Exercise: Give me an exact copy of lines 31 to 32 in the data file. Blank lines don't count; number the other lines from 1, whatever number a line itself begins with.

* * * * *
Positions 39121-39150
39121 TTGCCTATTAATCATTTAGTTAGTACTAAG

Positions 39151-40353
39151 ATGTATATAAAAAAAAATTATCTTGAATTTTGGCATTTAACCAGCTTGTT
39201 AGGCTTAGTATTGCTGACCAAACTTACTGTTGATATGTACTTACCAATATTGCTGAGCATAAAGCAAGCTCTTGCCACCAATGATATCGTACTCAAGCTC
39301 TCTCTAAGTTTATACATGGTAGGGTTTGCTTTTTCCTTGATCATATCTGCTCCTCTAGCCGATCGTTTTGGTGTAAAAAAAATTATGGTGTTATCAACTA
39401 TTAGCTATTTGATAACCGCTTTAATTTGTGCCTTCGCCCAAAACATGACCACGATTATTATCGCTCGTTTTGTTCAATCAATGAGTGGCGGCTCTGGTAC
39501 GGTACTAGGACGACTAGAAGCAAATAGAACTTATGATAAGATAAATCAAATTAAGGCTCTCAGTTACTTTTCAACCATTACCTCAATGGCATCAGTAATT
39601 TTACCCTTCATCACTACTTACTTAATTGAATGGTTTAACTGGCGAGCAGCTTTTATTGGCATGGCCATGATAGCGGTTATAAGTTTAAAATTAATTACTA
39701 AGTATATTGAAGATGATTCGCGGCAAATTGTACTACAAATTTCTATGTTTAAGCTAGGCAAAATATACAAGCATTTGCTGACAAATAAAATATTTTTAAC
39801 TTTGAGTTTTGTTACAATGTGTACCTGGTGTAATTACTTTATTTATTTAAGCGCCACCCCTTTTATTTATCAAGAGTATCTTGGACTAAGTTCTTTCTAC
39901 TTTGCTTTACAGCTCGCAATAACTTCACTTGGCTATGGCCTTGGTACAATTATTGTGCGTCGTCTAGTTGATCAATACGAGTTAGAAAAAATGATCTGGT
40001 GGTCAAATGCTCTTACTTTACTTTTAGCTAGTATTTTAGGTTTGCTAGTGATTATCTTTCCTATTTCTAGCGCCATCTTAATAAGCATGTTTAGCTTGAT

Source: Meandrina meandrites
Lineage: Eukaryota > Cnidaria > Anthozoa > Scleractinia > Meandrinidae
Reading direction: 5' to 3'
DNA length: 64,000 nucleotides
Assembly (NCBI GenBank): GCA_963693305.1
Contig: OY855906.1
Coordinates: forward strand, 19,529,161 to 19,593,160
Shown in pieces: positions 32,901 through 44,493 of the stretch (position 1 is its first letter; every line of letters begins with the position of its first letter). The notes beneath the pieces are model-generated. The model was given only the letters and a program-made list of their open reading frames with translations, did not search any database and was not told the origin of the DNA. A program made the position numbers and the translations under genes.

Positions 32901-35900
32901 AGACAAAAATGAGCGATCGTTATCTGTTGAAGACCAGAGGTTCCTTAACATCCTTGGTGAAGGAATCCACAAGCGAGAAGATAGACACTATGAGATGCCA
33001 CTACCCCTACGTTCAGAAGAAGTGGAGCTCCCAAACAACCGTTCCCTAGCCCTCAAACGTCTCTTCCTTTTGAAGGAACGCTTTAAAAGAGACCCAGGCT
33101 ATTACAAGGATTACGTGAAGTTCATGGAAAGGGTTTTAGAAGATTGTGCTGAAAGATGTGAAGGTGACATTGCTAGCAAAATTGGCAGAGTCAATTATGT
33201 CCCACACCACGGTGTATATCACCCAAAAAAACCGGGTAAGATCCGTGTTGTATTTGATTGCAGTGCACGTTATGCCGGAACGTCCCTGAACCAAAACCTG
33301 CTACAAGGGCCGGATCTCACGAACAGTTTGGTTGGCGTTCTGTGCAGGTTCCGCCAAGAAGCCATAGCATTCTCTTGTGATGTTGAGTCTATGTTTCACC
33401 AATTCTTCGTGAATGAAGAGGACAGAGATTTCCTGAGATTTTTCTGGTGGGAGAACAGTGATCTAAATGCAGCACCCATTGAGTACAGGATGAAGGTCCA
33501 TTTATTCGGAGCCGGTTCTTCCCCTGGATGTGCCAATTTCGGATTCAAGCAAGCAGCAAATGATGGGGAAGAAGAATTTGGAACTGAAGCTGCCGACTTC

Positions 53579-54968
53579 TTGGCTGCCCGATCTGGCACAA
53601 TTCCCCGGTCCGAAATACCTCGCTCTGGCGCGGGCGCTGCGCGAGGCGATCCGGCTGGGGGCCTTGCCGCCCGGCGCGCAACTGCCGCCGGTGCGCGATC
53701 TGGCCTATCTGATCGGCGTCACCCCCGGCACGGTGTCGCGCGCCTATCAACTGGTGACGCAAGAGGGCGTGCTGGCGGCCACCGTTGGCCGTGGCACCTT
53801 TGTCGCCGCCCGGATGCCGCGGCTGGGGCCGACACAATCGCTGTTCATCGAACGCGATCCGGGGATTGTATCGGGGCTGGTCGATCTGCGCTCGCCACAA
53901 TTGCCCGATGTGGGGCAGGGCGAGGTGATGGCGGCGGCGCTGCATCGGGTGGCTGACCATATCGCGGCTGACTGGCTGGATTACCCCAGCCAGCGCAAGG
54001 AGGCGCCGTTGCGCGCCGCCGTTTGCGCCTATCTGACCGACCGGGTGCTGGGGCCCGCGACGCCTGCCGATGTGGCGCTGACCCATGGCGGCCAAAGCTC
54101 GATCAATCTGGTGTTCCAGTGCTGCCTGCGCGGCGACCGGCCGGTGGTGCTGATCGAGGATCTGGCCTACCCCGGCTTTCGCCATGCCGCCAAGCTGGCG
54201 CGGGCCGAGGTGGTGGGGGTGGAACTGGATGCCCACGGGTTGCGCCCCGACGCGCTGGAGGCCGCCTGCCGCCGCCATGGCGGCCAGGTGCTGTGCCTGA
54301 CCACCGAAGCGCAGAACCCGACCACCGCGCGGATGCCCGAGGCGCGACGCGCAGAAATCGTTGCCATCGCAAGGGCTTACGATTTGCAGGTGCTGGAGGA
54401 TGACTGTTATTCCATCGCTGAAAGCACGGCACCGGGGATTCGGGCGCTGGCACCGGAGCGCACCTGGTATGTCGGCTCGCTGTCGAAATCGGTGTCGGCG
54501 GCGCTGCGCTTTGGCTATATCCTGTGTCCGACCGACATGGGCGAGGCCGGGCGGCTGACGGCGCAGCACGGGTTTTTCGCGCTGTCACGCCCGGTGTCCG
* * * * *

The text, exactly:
53579 TTGGCTGCCCGATCTGGCACAA
53601 TTCCCCGGTCCGAAATACCTCGCTCTGGCGCGGGCGCTGCGCGAGGCGATCCGGCTGGGGGCCTTGCCGCCCGGCGCGCAACTGCCGCCGGTGCGCGATC